Missing Data Causes Unequal Time Periods in Sales Forecasting

By Conrad Carlberg

When you’re working with sales forecasts that are based on moving averages and on exponential smoothing, you’re working with forecasts that depend on a baseline with consecutive time periods. But if some of those time periods are missing, you could be in trouble. This figure shows how a full baseline works.

Excel can calculate the trendline and the equation for you.

Notice the straight line in the chart. It’s called a trendline. The trendline indicates how well the gradual growth in revenues tracks against the dates when the revenues were recognized. Just what you like to see. Generally, the greater the incline in the trendline, the stronger the relationship between the time period and the revenue, and this is a pretty decent result.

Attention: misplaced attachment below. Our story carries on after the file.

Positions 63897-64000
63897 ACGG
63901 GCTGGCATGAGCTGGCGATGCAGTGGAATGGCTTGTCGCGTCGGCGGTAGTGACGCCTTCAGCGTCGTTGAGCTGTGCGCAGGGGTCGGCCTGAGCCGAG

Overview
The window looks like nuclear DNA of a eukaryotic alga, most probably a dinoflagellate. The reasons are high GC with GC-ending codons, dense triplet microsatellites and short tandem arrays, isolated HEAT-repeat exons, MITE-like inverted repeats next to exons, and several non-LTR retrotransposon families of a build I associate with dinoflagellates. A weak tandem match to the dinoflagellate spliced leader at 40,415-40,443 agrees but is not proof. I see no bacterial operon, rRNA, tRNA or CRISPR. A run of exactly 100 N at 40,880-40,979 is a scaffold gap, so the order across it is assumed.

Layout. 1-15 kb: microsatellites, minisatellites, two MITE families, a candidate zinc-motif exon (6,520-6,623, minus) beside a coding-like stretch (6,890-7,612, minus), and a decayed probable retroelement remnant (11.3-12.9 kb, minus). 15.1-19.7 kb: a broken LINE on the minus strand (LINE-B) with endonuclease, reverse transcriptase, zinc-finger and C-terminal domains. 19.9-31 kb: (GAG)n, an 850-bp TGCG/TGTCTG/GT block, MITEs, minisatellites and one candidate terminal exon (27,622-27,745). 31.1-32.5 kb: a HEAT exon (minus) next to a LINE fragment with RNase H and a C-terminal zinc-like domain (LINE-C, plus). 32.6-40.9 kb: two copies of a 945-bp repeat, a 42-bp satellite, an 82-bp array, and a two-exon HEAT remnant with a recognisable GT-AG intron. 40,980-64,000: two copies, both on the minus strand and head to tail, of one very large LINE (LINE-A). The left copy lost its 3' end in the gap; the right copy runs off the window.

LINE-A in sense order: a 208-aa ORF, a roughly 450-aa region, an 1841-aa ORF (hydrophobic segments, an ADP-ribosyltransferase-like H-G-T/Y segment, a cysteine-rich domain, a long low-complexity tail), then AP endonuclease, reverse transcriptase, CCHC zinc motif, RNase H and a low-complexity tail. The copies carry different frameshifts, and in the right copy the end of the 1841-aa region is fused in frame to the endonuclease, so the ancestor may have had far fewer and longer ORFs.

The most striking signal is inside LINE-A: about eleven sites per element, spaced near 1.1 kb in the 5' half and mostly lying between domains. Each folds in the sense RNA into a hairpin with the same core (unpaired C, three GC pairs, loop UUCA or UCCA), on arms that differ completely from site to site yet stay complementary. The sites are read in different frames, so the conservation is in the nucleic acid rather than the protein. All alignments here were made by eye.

The trendline is created by right-clicking the charted data series and choosing Add Trendline from the shortcut menu. Charting the trendline as a separate series gives you more control; using Add Trendline is faster.

Contrast the chart shown previously with the one in the following figure.

The smaller the R-squared value, the less dependable the forecast. An R-squared of 0.07 is small.

The dates and revenues are the same as in the previous figure, except that seven months are missing, some from the start of the baseline and a few from well into the baseline. Now, the relationship between the time period and its revenue has been disrupted by the missing periods, and the trendline in the chart has become nearly horizontal, indicating a much weaker relationship.

You wouldn’t be able to put much trust in a forecast constructed from the baseline in the second figure, even though the data that’s in it is a subset of the same as the data in the figure figure. The lesson: Arrange for a baseline that’s chock-full of consecutive time periods — or don’t bother with a forecast.